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WE 24/01/2024 Hours 21:00 Tickets no longer available
Chiesa di Sant’Anna, Rapallo (GE)

Free entry with ticket at the concert venue





Fabio Biondi as soloist and conductor for the Opera Carlo Felice Orchestra. Music by Mozart and Mendelssohn

Don Giovanni Ouverture K. 527

Concerto per violino e orchestra d’archi in re minore (MWV O 3)

Symphony n. 1 in do minore, op. 11 (MWV N 13)

Conductor and soloist
Fabio Biondi

Opera Carlo Felice Genova Orchestra

Don Giovanni, one of Mozart’s most famous masterpieces, is a dramma giocoso in two acts composed in 1787 on commission from impresario Pasquale Bondini and premiered on 29 October of the same year at the Nationaltheater in Prague. It is surprising to read that, according to the memoirs of his wife Konstanze, the overture was composed only a few hours after the first performance. It is a two-part piece based on two central themes of the opera, which are, however, presented in reverse order to the action: the theme of the Commendatore – the impending doom – in the Andante in D minor, and that of Don Giovanni – the complex and exuberant dimension – in the Allegro molto in D major. Although the slow onset of the overture is unusual, it is precisely this formal choice that actually determines the circular structure of the work, which opens and closes with the ominous omen and its realisation, and sees in the central section the articulated and multifaceted junction of the story.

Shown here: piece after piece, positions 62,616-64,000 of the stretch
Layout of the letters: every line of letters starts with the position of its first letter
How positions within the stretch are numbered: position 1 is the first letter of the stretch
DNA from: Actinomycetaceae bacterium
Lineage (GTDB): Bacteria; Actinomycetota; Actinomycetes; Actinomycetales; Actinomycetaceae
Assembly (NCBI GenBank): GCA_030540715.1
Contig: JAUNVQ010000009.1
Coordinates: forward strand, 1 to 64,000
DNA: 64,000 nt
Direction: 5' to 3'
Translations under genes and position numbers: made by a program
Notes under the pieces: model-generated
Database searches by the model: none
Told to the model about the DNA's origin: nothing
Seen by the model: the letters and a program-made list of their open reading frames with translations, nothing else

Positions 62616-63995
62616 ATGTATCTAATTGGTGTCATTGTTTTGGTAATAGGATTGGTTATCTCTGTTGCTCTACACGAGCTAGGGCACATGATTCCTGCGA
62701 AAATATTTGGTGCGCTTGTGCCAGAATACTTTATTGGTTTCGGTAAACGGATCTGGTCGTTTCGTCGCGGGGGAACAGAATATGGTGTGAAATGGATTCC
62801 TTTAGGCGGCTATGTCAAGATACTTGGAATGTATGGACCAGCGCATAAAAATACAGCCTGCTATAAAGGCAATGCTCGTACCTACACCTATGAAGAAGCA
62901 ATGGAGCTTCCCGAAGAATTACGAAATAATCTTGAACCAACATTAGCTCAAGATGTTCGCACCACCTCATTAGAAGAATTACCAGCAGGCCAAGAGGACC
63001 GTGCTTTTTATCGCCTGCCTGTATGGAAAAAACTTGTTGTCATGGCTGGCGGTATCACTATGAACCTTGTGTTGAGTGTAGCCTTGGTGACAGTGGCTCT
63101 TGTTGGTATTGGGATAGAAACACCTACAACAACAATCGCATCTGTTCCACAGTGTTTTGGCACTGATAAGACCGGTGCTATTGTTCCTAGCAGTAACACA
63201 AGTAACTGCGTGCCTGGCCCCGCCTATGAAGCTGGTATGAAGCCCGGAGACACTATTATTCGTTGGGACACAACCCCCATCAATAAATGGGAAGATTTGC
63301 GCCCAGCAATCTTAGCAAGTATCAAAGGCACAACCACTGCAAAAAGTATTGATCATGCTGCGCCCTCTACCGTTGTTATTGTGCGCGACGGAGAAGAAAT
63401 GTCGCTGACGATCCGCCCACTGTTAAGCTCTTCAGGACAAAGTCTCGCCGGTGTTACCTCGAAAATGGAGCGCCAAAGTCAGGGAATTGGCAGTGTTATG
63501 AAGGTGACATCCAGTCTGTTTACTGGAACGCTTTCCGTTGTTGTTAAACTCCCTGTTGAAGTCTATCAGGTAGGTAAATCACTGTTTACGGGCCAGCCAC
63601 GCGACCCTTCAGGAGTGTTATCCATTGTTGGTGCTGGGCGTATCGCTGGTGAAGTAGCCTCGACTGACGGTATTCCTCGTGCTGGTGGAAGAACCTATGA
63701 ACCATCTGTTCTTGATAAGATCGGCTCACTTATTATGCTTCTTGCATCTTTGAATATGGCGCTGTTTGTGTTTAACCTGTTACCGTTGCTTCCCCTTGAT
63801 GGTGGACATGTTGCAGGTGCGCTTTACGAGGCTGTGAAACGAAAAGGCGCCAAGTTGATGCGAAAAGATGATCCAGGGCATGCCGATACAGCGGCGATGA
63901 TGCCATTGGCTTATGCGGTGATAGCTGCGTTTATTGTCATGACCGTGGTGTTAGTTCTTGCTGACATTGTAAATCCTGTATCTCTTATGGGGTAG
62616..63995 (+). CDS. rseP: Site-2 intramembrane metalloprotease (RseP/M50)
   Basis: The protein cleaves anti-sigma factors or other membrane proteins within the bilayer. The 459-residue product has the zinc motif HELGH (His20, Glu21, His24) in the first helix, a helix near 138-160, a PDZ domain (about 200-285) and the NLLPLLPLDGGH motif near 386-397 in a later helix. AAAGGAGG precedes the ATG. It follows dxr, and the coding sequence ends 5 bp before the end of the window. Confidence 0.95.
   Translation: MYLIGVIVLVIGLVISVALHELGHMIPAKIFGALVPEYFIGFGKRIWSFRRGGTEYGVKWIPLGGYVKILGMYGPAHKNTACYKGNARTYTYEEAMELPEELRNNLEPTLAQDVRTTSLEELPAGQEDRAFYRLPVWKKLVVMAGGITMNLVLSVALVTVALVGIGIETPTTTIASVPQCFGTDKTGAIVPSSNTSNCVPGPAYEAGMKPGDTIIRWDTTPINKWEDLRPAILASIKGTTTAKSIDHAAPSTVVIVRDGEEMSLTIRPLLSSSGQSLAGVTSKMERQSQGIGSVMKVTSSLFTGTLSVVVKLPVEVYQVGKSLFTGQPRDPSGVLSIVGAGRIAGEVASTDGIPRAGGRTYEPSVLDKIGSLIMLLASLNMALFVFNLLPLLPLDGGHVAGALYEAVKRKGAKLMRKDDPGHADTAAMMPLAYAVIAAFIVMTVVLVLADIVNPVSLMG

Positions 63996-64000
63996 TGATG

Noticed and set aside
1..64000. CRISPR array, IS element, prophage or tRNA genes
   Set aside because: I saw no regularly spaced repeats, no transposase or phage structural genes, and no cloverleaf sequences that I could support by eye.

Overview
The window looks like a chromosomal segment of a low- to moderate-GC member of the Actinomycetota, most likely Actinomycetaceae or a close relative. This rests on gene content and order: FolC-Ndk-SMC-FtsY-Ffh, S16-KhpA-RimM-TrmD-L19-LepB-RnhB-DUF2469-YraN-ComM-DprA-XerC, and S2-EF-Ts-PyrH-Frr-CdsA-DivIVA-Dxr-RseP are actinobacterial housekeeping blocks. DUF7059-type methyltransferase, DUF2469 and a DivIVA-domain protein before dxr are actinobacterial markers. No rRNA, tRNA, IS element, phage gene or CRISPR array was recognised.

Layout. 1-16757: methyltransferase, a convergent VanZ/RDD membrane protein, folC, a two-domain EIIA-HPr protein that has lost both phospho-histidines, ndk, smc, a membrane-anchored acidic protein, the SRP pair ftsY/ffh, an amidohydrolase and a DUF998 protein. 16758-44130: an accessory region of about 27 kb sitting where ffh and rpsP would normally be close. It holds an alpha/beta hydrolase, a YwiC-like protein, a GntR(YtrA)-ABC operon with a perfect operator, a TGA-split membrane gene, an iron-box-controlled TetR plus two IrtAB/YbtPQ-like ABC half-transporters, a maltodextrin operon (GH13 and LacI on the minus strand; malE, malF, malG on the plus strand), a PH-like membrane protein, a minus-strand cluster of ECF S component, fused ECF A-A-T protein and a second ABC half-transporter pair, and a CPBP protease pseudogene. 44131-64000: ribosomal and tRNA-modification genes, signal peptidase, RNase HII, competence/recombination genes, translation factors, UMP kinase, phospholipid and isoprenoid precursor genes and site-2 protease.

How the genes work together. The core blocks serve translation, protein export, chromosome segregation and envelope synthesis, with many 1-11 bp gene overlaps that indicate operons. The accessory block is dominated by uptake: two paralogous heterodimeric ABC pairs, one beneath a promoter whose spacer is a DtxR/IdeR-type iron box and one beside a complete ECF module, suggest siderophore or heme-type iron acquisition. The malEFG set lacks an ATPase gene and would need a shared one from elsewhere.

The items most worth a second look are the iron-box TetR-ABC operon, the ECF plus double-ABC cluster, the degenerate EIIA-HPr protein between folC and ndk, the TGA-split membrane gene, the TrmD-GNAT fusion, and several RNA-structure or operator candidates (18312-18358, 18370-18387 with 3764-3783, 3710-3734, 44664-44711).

The Concerto for Violin and String Orchestra in D minor dates back to 1822, when Mendelssohn was only thirteen years old. The piece, written for teacher and family friend Eduard Rietz, was probably intended for performance during private parties at the young composer’s home. There was no news of the Concerto until 1951, when violinist Yehudi Menuhin rediscovered the manuscript and published it the following year. The minor key gives the Concerto an agitated character, which emerges from the first Allegro. With the Andante, which features a popular theme, a lighter tone is introduced, concluding seamlessly with the brilliant Allegro finale. All three movements require great solo virtuosity. The thematic invention, considering Mendelssohn’s then young age, is remarkable. The composer gives evidence of a varied writing, although formally still very much referring to the models of classicism.
Mendelssohn’s first Symphony was composed in 1824 and was first performed in Leipzig on 1 February 1827. In the early 1920s, the composer had long experimented with the composition of wide-ranging pieces with the two twelve symphonies for string orchestra, arriving at a remarkable awareness in the handling of this ensemble, finally ready to experiment with an even larger orchestral group, for which the main models were the last symphonies of Haydn and Mozart. The Symphony n. 1 opens with an Allegro molto, a lively, sweeping movement with no slow introduction. The Andante that follows is canonically presented as a moment of lightness and lyricism, the innovative feature being found in a formal structure that approaches the rondo. The Menuetto harks back to the Mozart model, but the imaginative thematic invention combined with the dancing rhythm hints at a much more personal approach. The Allegro con fuoco finale in sonata form bursts forth tumultuously, with the second theme entrusted to the clarinet over the pizzicato of the strings. The shooting approaches the form of the fugue.

Ludovica Gelpi